Landulf VI (died 27 November 1077) was the last prince of Benevento. Unlike his predecessors, he never had a chance to rule alone and independent. The principality lost its independence in 1051, at which point Landulf was only co-ruling with his father, Pandulf III.
Landulf was the eldest son of Pandulf and he was first made co-prince in August or September 1038. In 1041, it was probably his brother Atenulf who led the rebellion because he was not made co-ruler as well. The revolt failed and Atenulf fled to the Normans, where he was elected their leader as princeps.
In 1047, the Emperor Henry III came down to secure his authority in the Mezzogiorno. The Empress Agnes visited Monte Gargano as a pilgrim and returned via Benevento, where she was accepted, but her husband denied. The spurned imperator immediately laid siege to the city and Pope Clement II excommunicated Landulf and Pandulf and the citizenry. The siege was eventually lifted, however, the disrespect shown the imperial family and the church coupled with the principality's decline caused Landulf's uncle, Daufer, to flee the city and take refuge with Guaimar IV of Salerno, who housed the religious youth in La Cava. Landulf personally travelled to Salerno to meet with Guaimar and negotiate the return of Daufer. Daufer was returned with the promise that his choice of a monastic vocation would be respected.
Beneventan matters came to a head in 1050, when Pope Leo IX went on a pilgrimage to Monte Gargano and reaffirmed the excommunication of the princes. The citizens turned on them and threw them out. The citizens sent an embassy to the pope in Rome offered to put their city under him. In April 1051, Cardinal Humbert of Silva Candida and Domenic, Patriarch of Grado, entered Benevento to receive the city on the pope's behalf. On 5 July, the pope entered his new city on behalf of himself and the emperor.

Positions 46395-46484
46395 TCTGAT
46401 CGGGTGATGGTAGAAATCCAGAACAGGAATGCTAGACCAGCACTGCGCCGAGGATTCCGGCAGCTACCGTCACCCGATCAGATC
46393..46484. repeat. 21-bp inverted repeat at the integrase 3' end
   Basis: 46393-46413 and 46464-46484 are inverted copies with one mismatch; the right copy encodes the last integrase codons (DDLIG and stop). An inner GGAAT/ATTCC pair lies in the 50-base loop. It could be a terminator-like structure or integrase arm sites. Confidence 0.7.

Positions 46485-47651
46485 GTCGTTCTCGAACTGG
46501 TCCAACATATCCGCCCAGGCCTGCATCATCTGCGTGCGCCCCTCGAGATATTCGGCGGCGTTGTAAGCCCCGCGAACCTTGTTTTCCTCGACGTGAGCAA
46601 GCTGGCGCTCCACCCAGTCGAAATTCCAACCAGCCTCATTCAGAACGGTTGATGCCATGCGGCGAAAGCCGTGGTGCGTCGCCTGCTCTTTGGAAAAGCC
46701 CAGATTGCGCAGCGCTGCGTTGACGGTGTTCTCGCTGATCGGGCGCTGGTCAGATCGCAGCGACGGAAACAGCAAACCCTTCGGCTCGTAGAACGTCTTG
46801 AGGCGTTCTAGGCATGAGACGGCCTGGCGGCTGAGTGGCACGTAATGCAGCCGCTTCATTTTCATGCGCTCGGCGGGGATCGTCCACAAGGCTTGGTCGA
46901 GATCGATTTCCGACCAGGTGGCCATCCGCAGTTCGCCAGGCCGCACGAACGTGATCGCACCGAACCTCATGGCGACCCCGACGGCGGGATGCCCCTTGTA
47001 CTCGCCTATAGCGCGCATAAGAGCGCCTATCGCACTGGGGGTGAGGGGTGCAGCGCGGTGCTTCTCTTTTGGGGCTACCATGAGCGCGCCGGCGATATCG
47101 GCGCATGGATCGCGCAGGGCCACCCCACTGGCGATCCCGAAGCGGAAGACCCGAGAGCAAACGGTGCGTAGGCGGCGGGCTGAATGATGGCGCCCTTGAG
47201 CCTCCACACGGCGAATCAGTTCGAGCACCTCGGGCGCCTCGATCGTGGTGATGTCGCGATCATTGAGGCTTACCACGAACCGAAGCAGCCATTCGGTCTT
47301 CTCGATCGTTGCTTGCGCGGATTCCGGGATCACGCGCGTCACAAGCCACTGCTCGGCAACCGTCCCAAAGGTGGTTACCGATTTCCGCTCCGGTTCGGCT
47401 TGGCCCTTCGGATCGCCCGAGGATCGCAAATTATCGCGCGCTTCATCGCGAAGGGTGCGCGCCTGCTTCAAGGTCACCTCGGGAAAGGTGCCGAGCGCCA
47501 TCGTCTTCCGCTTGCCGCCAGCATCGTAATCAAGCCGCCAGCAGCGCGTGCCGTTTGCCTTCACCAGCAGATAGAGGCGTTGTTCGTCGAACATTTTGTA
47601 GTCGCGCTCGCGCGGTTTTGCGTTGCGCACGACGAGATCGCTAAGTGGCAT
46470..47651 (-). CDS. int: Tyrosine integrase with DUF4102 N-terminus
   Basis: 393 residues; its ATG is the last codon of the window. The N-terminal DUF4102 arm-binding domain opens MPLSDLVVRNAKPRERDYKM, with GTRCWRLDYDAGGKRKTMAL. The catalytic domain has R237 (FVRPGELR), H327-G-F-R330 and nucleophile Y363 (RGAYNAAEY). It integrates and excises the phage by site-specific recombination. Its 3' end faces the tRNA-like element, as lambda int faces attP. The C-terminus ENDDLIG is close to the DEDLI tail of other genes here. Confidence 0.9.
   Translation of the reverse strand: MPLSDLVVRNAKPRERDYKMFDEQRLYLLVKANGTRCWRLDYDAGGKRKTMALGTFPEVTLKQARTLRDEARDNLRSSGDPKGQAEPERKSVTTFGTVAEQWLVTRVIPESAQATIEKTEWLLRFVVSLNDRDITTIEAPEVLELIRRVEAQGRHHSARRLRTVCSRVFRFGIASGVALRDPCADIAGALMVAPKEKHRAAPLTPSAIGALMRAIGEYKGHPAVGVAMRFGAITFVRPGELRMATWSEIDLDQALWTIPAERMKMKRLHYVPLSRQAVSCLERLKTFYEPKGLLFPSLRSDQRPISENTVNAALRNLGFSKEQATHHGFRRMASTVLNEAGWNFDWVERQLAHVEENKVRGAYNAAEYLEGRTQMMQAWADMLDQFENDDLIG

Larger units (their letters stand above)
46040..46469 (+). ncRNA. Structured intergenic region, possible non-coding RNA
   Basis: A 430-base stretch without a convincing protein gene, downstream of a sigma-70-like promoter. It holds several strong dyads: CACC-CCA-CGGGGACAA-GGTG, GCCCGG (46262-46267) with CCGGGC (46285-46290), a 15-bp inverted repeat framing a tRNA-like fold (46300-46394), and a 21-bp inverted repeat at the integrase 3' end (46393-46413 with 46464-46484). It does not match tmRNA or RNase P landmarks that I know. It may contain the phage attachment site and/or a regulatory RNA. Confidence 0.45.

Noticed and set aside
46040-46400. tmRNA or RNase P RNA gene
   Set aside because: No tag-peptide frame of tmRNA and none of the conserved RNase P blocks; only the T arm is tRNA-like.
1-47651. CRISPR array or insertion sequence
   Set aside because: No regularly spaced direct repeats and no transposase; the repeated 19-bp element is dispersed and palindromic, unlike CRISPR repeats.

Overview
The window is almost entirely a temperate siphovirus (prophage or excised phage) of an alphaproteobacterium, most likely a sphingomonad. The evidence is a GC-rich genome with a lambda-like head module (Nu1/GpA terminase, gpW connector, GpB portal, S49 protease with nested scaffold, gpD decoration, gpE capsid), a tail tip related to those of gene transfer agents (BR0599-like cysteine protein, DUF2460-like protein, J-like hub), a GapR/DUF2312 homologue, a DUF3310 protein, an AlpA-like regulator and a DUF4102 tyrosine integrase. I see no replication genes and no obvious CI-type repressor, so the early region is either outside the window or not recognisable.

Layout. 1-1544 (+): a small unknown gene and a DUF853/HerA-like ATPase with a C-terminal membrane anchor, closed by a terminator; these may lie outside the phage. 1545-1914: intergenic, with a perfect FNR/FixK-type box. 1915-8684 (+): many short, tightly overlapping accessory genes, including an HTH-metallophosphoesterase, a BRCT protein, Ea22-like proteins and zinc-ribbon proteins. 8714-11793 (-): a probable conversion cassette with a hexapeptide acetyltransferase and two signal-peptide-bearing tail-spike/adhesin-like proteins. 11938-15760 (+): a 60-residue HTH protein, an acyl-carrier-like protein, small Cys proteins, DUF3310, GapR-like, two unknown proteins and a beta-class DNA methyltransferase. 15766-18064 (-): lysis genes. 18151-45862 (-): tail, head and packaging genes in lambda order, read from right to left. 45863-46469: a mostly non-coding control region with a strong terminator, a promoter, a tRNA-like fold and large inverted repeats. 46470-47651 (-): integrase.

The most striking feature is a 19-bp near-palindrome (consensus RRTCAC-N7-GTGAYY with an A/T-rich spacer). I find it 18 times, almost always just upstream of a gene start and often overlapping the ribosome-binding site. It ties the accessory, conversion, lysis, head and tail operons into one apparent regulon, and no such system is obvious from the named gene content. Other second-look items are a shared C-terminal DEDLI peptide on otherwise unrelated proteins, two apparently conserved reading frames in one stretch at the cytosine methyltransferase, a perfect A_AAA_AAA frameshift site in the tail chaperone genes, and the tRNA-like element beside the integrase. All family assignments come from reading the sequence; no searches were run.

In the aftermath of the Battle of Civitate, in which the pope was imprisoned in Benevento, the city invited Pandulf and Landulf back (sometime between June 1053 and March 1054). They returned by 1055 and ruled as vassals of the pope. In 1056, Landulf associated his son Pandulf IV. Probably in 1059, the elder Pandulf abdicated to the monastery of S. Sofia, leaving Landulf and Pandulf IV sole princes.
Landulf only appears scarcely in sources thereafter. In 1065, he was admonished by Pope Alexander II "that the conversion of Jews is not to be obtained by force." He was present on 1 October 1071 at the consecration of the Abbey of Monte Cassino. In August 1073, he swore fealty to Pope Gregory VII, his overlord, and promised to respect the rights of the citizens of Benevento. Gregory even began residing from time to time in Landulf's palace at Benevento, which Amatus calls lo plus grand palaiz ("the largest palace"). Landulf does not appear again in the chronicles and, his son dying in battle in 1074, died sole prince under the pope on 27 November 1077. With his death, the ancient principality of Benevento came to an end.
- Simonsohn, pp 35–37.
- Caravale, Mario (ed). Dizionario Biografico degli Italiani: LXIII Labroca – Laterza. Rome, 2004.
- Gregorovius, Ferdinand. Rome in the Middle Ages Vol. IV Part 2. trans. Annie Hamilton. 1905.
- Simonsohn, Shlomo. The Apostolic See and the Jews, Documents: 492-1404.